Jones (1995)

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Jones, Mari C. 1995. 'At what price language maintenance? Standardization in Modern Breton', French Studies 49 (4): 424–438.


 Introduction:
 "The existence of a standard language has been shown to be especially important when a speech community has been absorbed into some larger state. Indeed, such an absorption may even precipitate the creation of a Standard, where there has hitherto existed merely a collection of dialects. Engulfed by the language of another country, the variety spoken by the minority speech community has a better chance of surviving if it can be perceived by its speakers as being on a par with that of the larger speech community in terms of its functional domains. This, I would suggest, is particularly true in the case of what are termed 'endangered' languages, where it is often seen as essential that standardization should take place since speaker numbers may be so low that continued dialectal fragmentation would be a hindrance to any further elaboration of functions which a language must undergo in order to have any possibility of surviving in the modern Western world. The purpose of this paper is to examine the current situation with regard to Breton, a language belonging to the Brythonic branch of Celtic spoken in north-west France, whose increasing contact with French has led to its being considered today as an obsolescent language."


Lecture

"néo-bretonnants"

L'auteur utilise le terme de "néo-bretonnant" sans commenter sur la dimension négative du terme. Elle l'associe à les locuteurs L2 parlant un standard non-diatopique, influencé par la variété dialectale léonarde comme l'est le standard (p.429: "second language learners", p.430 "second-language acquisition"). Dans tout l'article, ces "néo-bretonnants" sont opposés aux "natifs".


 p. 428:
 "the marked decline in the fortunes of Breton has given rise, during the past few decades, to the appearance of a new generation of Breton speakers, who represent a radical shift in stance from the mentality described above and who, in many ways, stand apart from the traditional speakers of the language. These are the Neo-bretonnants,

predominantly native French speakers who, as part of the protectionist movement frequently found in response to situations of impending language death, have learnt Breton as a second language via the education system or at evening class rather than in the home. Consequently, their speech is not based on the dialect of their area, which many of them will never have had the opportunity to study, but rather on educated, literary Breton with its strong L bias."


La langue est décrite comme une "koine universitaire" (p.430). L'auteur mentionne des faits syntaxiques typiques de ces locuteurs L2, mais ne précise pas sa source, ni le niveau d'exposition des apprenants censés produire ces formes.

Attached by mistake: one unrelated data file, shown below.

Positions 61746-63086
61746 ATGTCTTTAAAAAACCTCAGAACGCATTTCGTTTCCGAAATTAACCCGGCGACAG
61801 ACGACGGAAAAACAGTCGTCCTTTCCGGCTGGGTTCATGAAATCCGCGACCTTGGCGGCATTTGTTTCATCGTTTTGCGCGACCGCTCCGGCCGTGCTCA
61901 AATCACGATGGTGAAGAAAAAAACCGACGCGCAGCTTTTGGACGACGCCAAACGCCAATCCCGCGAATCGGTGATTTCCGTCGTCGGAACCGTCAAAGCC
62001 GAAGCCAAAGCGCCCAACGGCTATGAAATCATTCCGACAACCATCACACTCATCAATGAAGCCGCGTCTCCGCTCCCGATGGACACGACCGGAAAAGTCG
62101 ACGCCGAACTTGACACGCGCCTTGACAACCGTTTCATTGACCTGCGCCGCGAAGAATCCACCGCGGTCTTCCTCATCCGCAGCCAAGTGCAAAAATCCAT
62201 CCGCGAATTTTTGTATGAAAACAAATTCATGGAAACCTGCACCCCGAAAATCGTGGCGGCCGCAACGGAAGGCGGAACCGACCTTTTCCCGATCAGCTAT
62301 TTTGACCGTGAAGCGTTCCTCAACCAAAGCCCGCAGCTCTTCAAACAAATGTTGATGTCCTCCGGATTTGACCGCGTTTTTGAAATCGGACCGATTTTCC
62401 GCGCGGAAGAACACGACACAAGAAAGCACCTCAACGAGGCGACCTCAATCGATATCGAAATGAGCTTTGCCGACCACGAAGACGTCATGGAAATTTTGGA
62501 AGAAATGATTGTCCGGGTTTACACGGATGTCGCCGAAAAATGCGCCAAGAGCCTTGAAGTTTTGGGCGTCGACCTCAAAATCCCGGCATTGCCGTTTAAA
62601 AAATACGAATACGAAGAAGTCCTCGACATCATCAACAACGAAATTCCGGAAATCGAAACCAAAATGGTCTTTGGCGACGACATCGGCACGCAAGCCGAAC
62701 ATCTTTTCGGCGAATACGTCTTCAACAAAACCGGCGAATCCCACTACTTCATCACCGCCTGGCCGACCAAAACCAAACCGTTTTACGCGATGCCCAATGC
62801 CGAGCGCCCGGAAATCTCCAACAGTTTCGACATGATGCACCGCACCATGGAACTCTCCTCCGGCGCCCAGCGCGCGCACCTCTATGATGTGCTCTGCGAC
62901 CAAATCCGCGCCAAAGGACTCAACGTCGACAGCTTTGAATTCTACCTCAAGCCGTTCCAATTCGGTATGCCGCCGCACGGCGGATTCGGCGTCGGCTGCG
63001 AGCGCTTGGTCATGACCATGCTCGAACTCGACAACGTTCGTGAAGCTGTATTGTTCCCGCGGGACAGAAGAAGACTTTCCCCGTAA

p.429:
 "fully-inflected prepositions and a topicalized word order, which do not have a direct counterpart in French, are being used less and less by the second-language speakers."

compréhension entre dialectes

L'auteur cite Ternes pour la stipulation que le breton standard n'est compris qu'en Léon.


 p.434: 
 "The language used in the media is another example of what has been termed 'ce breton chimique', so that broadcasts are followed mainly by intellectuals, who are able to understand what is being said. "Such broadcasts have been described as 'largely incomprehensible to many, if not most, native speakers of Breton outside Leon'"."


Le standard comme dialecte du breton

Malgré la façon dont cet auteur a été cité plus tard dans la littérature, elle ne considère pas le breton standard écrit comme particulièrement influencé par le français, au contraire de ce même standard tel que pratiqué par des L2. Elle ne dit rien des natifs du standard, et semble considérer qu'ils ne sont qu'une possibilité future.

 p.434:
 "Firstly, there is dialectal Breton, showing French influence in its lexicon but not in its syntax and predominantly spoken by the working class. Then there is standardized literary Breton, with no particular French influence. Thirdly, there is the spoken version of standardized literary Breton, usually the variety spoken by the Néo-bretonnants, which shows French influence in its syntax but not in its lexicon and is spoken predominantly by the middle classes. Although both the obsolescent and reviving varieties are termed 'Breton', they are not, strictly speaking, the same language."


le terme de xénolecte

A partir de sa description des "néo-bretonnants" des années 90, l'auteur fait une prédiction quant à l'avenir du breton. Loin de dire que la langue bretonne sera un créole construit à partir du breton mais n'en partageant pas la structure, elle considère que ce sera une variété de breton, marquée par les influences du français.

 p.435:
 "The resulting Néo-breton is therefore, I believe, more accurately termed a xenolect, defined by Holm as 'slightly foreignized varieties spoken natively which are not Creoles because they have not undergone significant restructuring'."

A propos

Nulle part l'auteur ne dit d'où elle tire ses généralisations fortes sur les variétés de breton parlés en Basse-Bretagne. On ne sait pas non plus si elle a opéré du collectage ou est même venue sur place.

L'influence syntaxique de la langue française sur le breton des L2 est illustrée par un seul exemple (l'usage réfléchi à la française en em dommañ 'se chauffer') tiré de la thèse non-publiée de Steve Hewitt de la même université de Cambridge où enseigne l'auteur.